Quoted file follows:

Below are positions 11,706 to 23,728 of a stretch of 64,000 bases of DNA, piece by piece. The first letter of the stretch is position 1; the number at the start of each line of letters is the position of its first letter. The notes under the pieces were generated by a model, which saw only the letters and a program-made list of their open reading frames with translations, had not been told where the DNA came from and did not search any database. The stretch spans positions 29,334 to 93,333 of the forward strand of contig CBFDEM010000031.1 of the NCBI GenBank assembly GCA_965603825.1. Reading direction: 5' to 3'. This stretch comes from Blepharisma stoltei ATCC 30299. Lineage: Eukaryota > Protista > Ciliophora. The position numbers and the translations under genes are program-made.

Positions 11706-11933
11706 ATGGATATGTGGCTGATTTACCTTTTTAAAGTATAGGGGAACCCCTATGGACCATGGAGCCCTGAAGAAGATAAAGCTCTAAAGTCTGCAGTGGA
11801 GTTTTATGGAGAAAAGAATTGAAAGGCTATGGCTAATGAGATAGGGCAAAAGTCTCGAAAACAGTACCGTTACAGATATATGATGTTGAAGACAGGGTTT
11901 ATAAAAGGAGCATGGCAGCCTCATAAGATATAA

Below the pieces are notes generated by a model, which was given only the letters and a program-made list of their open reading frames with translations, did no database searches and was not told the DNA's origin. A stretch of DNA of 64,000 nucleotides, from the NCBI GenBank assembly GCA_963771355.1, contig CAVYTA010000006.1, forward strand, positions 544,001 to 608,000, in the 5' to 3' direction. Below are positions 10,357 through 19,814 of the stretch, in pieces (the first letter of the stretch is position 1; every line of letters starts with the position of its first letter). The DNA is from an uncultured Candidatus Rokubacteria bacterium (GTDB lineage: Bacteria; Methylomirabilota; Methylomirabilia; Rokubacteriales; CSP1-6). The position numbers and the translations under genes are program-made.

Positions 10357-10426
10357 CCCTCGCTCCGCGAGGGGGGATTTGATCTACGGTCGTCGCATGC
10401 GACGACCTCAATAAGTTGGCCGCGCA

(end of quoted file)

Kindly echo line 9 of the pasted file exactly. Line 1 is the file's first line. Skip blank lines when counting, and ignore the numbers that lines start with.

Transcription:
10401 GACGACCTCAATAAGTTGGCCGCGCA